seeds I'm sowing in my garden.
Typically, I'll wait until after May 8 (last average frost day in Boise) to direct seed those warm-season plants like heirloom beans, winter squash and cucumbers right into the soil.
But this year I'm attempting to get a head start by starting these plants inside. I do know beans, squash and cucumbers prefer to be direct seeded in the garden. Yet I figured I can always plant more seeds outside in May. Why not experiment now?
First, I presprouted the seeds by placing them in wet napkins. Each plant variety was in its own napkin. Then I placed the napkins in a sealed plastic bowl or container. Tip: keep track of what you're sprouting by making a list.
To avoid diseases, I prewashed my container with hot soapy water. (If I was particularly concerned, I could have also wiped it with 70 percent rubbing alcohol or rinsed it in diluted bleach water.) Each day, I opened the napkins to check on the seeds' progress. This allowed a little air circulation, which was helpful for germination.
After several days, some seeds had sprouted. The fastest (from left to right) were burpless cucumbers, 'Dragon's Tongue' beans and 'Musquee de Provence' squash. Once the seeds had sizeable roots, they were planted with seed starter mix into 4" plantable pots to reduce transplant shock down the road.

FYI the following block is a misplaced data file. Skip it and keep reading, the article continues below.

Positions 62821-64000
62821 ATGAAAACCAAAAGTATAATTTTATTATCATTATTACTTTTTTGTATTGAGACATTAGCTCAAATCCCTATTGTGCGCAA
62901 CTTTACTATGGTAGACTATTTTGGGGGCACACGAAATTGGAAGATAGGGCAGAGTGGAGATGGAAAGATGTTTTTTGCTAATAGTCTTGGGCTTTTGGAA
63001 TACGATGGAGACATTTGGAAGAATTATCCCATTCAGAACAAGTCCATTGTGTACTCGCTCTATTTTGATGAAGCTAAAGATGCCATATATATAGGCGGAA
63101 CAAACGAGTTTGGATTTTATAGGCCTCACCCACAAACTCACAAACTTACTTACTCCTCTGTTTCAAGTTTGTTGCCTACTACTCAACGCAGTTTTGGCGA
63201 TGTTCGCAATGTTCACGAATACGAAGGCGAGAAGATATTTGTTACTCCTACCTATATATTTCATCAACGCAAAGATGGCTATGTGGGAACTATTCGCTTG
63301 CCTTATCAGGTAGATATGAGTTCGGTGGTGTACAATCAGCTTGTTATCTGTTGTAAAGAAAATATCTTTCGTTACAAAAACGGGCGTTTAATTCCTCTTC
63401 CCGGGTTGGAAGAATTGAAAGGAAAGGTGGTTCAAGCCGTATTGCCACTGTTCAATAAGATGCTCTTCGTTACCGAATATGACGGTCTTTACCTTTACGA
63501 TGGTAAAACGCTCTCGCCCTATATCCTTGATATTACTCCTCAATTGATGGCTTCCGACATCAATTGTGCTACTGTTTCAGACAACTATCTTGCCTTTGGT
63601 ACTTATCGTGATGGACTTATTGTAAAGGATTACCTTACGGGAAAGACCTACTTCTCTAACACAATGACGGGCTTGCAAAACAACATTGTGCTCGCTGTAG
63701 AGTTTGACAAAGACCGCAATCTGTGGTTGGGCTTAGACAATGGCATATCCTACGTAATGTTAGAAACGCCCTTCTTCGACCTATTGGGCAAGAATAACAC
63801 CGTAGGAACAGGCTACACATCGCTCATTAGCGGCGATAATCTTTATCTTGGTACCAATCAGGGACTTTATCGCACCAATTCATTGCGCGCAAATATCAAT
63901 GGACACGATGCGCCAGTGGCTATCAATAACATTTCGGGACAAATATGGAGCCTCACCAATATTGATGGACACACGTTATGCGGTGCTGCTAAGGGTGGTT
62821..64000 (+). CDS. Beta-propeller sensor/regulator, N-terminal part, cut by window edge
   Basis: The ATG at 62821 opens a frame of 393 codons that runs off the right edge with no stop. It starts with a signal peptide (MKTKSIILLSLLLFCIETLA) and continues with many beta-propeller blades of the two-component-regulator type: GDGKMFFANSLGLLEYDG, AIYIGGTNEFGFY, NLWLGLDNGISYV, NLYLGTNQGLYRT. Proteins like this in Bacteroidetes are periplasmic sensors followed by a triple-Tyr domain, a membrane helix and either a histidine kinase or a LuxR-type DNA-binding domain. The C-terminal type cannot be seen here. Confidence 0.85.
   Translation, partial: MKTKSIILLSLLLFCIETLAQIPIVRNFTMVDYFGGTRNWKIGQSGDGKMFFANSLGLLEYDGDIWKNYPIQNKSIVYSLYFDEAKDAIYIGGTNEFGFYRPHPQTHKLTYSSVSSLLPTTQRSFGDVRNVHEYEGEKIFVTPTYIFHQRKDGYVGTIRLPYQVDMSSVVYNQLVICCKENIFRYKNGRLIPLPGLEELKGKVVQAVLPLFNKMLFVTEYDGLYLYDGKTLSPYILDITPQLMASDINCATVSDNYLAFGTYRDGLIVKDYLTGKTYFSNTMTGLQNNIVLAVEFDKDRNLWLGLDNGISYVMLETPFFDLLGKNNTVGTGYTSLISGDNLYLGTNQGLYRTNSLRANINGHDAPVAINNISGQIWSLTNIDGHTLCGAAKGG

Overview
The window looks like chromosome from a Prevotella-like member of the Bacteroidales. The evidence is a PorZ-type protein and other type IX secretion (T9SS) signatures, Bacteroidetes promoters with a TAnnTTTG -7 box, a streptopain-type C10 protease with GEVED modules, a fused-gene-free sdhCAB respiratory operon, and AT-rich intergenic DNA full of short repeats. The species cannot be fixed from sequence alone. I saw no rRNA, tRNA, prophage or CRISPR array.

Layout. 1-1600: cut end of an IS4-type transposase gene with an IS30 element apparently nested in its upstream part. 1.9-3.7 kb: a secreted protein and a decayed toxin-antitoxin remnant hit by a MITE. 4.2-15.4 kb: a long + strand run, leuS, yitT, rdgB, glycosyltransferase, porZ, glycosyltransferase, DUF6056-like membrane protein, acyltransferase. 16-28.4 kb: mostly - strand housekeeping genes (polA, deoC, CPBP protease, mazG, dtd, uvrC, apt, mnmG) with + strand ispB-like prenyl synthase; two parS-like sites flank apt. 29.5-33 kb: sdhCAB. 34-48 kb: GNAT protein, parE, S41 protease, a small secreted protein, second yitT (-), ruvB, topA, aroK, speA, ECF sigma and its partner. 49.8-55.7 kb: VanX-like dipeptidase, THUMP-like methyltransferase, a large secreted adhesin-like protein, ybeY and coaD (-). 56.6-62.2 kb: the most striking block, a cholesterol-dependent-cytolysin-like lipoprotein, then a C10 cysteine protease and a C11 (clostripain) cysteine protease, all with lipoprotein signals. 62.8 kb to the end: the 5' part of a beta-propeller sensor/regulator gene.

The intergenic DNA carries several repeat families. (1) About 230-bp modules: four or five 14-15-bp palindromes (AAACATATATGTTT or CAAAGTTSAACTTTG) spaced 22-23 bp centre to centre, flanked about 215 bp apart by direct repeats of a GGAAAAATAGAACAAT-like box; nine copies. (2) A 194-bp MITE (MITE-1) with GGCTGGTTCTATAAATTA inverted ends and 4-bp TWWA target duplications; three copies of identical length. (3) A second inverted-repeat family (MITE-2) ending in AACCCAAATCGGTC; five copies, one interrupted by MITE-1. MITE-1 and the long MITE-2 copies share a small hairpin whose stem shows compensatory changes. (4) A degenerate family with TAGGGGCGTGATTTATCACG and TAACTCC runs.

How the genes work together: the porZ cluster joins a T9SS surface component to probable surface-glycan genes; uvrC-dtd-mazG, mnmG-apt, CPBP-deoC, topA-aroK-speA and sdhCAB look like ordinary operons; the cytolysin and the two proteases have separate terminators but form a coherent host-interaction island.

I selected peat-free pots after learning recently that it takes 220 years to replace the peat stripped away in just one year from rare bog habitats. Read more on why peat harvesting is tough on the environment.
About a week later, the beans and squash had already started to grow into strong little plants, as you'll see below.
By the time it's taken me to write this post, these little critters have grown even stronger. I swear. Other new plants have also started to emerge. So, they're off to a good start.
Next steps: In about 5 days, I'll start hardening off the larger plants in a sheltered part of my yard for about a week. Each day, I'll gradually lengthen the time the seedlings are kept outside. Then it's off to the garden plot.
Will they all survive? Or will some grow too large before it's time to transplant? Very good questions. Tune in to see what happens... Meanwhile, how do you get your warm-weather plants off to a speedy start?